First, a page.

Education Department Plans to Publish List of Low-Performing Programs

“Nearly a decade after the Obama administration broached the idea of rating colleges and universities, the Biden administration is ready to take another crack at the historically fraught concept.

This time around, the administration is planning to publish a list of programs that are considered to have a low financial value to students and taxpayers. But first the department must decide how to determine which programs have low financial value—a question that’s been the subject of much research but no clear consensus.

The department’s request for information, which was released this week and closes Feb. 10, seeks input on the measures and metrics that should be used to build the list, what data should be collected to assess a program’s nonfinancial value, the structure of the list and how to share the list once it’s created.

This latest effort will show how the accountability landscape has changed, if at all, since the rating idea was first broached, which morphed into the College Scorecard. (The Obama administration didn’t end up rating institutions after opposition from higher education groups and others.) Advocates and researchers said the list would be helpful and a good start in highlighting programs that don’t serve students well, though they acknowledge the challenge ahead for the department to define a program’s financial value.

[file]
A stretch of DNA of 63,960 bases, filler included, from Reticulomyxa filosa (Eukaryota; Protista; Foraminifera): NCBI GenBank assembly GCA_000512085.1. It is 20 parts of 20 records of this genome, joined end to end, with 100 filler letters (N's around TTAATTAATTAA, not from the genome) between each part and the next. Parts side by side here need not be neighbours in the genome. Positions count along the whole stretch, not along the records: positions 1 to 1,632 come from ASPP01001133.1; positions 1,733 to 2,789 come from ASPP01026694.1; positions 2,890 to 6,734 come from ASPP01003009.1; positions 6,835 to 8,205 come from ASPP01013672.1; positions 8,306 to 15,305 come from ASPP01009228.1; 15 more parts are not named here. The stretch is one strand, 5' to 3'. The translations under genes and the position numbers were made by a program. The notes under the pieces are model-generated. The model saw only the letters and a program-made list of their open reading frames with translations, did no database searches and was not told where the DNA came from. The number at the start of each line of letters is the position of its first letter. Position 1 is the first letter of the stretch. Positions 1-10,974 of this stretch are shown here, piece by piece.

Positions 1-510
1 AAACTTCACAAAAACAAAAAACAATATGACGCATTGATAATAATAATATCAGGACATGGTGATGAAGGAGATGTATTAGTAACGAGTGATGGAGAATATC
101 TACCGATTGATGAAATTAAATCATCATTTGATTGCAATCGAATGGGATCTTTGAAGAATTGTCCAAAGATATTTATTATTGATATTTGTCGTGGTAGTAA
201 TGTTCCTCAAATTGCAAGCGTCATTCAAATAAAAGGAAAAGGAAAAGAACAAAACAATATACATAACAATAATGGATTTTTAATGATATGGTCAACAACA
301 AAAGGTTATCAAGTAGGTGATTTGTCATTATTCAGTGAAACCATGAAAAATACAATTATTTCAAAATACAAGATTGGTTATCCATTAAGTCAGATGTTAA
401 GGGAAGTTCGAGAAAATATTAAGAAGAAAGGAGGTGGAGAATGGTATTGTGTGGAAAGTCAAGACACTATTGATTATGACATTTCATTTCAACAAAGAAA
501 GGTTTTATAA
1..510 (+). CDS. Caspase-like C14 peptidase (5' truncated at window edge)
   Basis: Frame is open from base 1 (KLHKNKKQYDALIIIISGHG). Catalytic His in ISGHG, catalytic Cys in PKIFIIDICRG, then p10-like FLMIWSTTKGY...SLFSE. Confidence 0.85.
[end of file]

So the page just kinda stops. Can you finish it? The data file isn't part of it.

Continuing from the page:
Amy Ellen Duke-Benfield, managing director of policy and research at Higher Learning Advocates, a bipartisan nonprofit that works to improve outcomes for students, said the federal government is lagging behind state leaders, who already have been talking about how to define a high-quality postsecondary program.

‘Students, even if they go to liberal arts colleges, are thinking about future employment more often than I think some institutions would care to admit,’ she said. ‘There has to be a nuanced approach, but we can’t continue to avoid a discussion about student earnings coming out of particular programs. We’ve been trying to avoid this now for over a decade … We can’t continue to punt this to the federal level.’”

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